A study by accounting firm PricewaterhouseCoopers claims that robots and artificial intelligence could take over two of every five jobs in America within about the next 15 years.
The results also suggest that technology will displace both white-collar and blue-collar workers, which could push wages downward. Employees in the finance, insurance, hospitality, manufacturing, food service, and transportation and storage sectors are at particularly at risk from automation; the report predicts 38 percent of jobs could be affected.
A Los Angeles Times analysis of the PwC report suggests that education supposedly plays a factor:
The main reason is not that the U.S. has more jobs in sectors that are universally ripe for automation, the report says; rather, it’s that more U.S. jobs in certain sectors are potentially vulnerable than, say, British jobs in the same sectors. For example, the report says the financial and insurance sector has much higher possibility of automation in the U.S. than in Britain. That’s because, it says, American finance workers are less educated than British ones.
The maintenance and repair cost for robots could hold back efforts to automate the human workforce, the report notes, however. Plus, lawyers will get involved. And self-driving trucks or cars still have a long way to go, as it were.
“There is still an enormous amount of uncertainty in these figures, however, as PwC was quick to point out. ‘Not all of these technologically feasible job automations may occur in practice for the economic, legal and regulatory reasons,’ according to the report,” NewsFactor explained.
Several years ago, as Natural News reported, a Pew Research Center survey of 2,000 technology experts revealed that the respondents expect AI to dominate the healthcare, transport, and logistics industries along with customer service and home maintenance within the next decade.
Efforts to increase the minimum wage in the fast-food industry have already proven to be self-defeating in that many franchises are moving toward self-service kiosks, thereby rendering all the hoopla by minimum wage increase activists meaningless.
Earlier this year, a Japanese insurance firm replaced 34 office workers who processed medical claims with artificial intelligence. AI is also being deployed in the government civil service in the country on a trial basis to improve bureaucratic efficiency.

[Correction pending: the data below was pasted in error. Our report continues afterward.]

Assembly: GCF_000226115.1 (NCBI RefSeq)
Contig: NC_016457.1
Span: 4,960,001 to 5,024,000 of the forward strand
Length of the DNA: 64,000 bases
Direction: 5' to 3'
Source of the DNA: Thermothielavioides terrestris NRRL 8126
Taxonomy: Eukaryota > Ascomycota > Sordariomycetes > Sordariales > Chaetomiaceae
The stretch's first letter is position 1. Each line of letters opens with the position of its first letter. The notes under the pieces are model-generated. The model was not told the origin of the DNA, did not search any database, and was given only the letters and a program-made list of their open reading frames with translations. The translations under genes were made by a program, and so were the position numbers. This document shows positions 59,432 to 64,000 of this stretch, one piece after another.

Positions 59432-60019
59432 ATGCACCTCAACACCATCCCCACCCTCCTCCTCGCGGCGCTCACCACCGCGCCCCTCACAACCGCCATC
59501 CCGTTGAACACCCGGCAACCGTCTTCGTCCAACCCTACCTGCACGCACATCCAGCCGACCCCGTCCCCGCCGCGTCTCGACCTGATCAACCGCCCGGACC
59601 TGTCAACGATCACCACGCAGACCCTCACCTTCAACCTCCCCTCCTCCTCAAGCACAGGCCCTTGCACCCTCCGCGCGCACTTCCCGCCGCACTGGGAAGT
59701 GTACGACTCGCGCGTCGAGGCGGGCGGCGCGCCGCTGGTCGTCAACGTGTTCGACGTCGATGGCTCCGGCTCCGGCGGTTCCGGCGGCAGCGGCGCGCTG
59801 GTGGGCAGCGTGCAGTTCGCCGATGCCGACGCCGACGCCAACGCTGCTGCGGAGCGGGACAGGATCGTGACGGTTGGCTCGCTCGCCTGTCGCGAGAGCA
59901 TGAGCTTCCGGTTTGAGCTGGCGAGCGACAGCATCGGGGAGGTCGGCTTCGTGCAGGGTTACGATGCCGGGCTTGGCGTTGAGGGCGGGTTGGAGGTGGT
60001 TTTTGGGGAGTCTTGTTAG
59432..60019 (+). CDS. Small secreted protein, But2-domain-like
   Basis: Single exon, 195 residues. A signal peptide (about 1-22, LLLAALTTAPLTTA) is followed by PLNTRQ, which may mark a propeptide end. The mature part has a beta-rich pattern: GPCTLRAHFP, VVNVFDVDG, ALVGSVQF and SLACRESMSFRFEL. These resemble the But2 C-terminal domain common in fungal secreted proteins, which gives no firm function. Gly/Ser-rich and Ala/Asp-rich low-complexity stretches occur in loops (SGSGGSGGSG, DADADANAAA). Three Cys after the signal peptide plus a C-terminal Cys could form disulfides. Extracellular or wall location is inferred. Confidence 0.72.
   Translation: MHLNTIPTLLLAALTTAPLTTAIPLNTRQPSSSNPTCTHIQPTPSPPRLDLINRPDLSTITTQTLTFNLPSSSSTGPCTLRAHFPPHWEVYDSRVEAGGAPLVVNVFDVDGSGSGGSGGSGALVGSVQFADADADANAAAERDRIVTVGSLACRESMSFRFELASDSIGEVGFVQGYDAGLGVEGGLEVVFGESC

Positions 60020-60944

“In terms of artificial intelligence taking over American jobs, I think we’re so far away from that — not even on my radar screen…I think it’s 50 or 100 more years [away],” U.S. Treasury Secretary Steven Mnuchin insisted during a recent interview.
Even so, the trend toward automation raises the question as to why the globalists in both political parties are hell-bent on admitting low-skilled immigrants from all parts of the world into the U.S., many of whom will wind up unemployed and on public assistance. (RELATED: Read more about artificial intelligence at Robotics.news.)
In his speech to a joint session of Congress on February 28, President Trump declared that “Switching away from this current system of lower-skilled immigration, and instead adopting a merit-based system, will have many benefits: It will save countless dollars, raise workers’ wages, and help struggling families — including immigrant families — enter the middle class.”
A just-released study from the National Bureau of Economic Research claims that one robot puts six people out of work. During the 1990-2007 time frame, robots eliminated 67,000 jobs, the report contends.
While technological progress can open up new careers and industries, it’s unclear to how the powers that be, particularly the anti-Trump, globalist, open-borders-favoring elite, will address the issue of workers across the spectrum — citizens and newcomers alike — whose jobs will be permanently lost to automation and artificial intelligence.
If they have a plan to prevent a societal destabilization arising from joblessness, they have yet to share it.